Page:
Petty spent nine months in LIMA and graduated in January 2021 and is now working as a court liaison at Freedom House Sober Living, where he recovered. The facility offers life skills and job development classes, as well as classes about coping with anger.

“For recovering addicts, normal stuff people take for granted, we really had to work a long time to achieve,” Petty said. “To get back into society and get all these things done — it is a bit of an accomplishment.” 

Paul Vautrinot, program director with Freedom House, said that they can accommodate clients that require services in Spanish and have bilingual therapists on staff, but the “demand” is not enough to warrant offering full classes in Spanish. He attributed cultural differences hindering addicts' openness to ask for help, but Freedom House won’t turn them away if they do seek services or support. 

Helping the issue 

Advocates agree that education is the main way to address hesitancy to ask for help, with a focus on informing communities about the effects of substance abuse. 

Education should include conversations with children and an overview of the resources available, including where to access and how to use Narcan (naloxone), an opioid overdose treatment that comes as a nasal spray, Melendrez said.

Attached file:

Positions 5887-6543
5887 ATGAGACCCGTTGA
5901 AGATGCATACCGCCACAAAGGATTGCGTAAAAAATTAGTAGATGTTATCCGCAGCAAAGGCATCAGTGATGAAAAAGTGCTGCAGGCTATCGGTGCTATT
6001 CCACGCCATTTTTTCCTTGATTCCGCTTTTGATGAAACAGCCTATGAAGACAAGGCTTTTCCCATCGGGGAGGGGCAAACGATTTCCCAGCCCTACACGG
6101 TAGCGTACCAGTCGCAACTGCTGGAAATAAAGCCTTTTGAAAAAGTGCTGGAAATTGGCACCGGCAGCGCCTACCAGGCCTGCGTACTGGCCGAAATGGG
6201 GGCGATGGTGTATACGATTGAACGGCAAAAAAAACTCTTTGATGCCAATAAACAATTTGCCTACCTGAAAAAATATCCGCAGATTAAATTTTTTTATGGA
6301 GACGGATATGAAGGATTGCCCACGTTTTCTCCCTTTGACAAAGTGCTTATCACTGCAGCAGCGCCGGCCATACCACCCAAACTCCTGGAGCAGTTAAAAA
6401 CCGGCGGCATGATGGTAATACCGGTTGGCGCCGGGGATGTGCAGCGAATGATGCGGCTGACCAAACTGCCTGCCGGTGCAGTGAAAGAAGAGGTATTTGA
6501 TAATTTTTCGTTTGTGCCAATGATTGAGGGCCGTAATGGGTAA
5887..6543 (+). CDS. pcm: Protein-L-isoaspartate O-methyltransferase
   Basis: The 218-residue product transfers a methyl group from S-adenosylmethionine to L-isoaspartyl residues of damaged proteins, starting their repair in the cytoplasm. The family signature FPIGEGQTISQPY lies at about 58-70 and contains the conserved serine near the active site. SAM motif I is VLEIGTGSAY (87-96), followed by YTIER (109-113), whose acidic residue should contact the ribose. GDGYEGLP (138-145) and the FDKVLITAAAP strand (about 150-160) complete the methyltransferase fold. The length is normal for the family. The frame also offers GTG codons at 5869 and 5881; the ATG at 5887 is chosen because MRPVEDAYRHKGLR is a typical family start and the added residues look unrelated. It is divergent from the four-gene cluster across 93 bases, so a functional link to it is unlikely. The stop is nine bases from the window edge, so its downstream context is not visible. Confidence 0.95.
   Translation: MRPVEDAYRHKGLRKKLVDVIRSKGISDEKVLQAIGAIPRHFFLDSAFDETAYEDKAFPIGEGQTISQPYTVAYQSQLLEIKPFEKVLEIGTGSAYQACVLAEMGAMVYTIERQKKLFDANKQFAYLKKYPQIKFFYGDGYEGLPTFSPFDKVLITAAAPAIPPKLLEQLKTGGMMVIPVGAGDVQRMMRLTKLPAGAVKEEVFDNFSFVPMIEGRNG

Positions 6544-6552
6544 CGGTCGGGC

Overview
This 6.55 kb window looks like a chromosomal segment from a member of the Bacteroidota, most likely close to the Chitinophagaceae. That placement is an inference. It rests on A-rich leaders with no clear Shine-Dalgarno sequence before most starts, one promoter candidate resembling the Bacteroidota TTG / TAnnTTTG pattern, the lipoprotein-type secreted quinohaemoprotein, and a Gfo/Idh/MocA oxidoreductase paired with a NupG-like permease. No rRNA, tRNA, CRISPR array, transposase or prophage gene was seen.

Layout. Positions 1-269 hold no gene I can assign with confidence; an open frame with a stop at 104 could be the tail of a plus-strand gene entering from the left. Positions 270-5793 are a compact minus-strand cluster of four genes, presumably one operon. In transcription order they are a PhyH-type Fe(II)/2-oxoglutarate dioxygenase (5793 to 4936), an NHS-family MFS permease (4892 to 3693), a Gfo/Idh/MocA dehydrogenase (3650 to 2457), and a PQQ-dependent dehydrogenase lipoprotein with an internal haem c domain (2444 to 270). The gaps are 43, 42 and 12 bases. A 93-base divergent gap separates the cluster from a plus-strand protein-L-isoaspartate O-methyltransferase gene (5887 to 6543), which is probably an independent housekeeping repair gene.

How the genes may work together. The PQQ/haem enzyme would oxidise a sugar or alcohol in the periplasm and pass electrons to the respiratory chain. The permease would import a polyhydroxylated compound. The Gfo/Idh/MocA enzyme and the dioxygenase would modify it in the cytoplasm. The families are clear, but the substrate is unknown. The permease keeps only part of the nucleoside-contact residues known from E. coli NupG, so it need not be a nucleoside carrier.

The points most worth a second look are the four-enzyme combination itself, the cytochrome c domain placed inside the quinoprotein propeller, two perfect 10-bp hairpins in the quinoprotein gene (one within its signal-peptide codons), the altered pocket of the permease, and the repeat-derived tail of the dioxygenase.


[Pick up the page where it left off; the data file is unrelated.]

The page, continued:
In 2015, former Gov. Brian Sandoval signed SB459, the Good Samaritan Drug Overdose Act, into law. It protects those who call for help in an overdose emergency from any legal ramifications and also expands access to naloxone. 

The bill also allows the Department of Health and Human Services to award grants for educational programs or prevention efforts, including how to recognize and respond to opioid-related drug overdoses, and how to administer naloxone. The community-based organizations that provide those resources can also supply naloxone for free thanks to state funding, Monroy said.

The biggest barrier to getting naloxone to those in need is the expiration date, Monroy said. It has a shelf life of 18 to 24 months, and should not be kept in a vehicle because of heat sensitivity.

Although Hispanics are diverse in cultures and ideologies, one thing advocates agreed on was that schools and religious or faith-focused organizations serve as safe places, where people the Hispanic community trusts can bring up difficult conversations about substance abuse in a comprehensive approach. 

“Faith-based communities, our Catholic churches, the priests, the Christian-based churches, the school districts, everybody needs to be on the same page with the same information so that we can get it out there,” Melendrez said. “Trying to go one by one, we're never gonna make it.”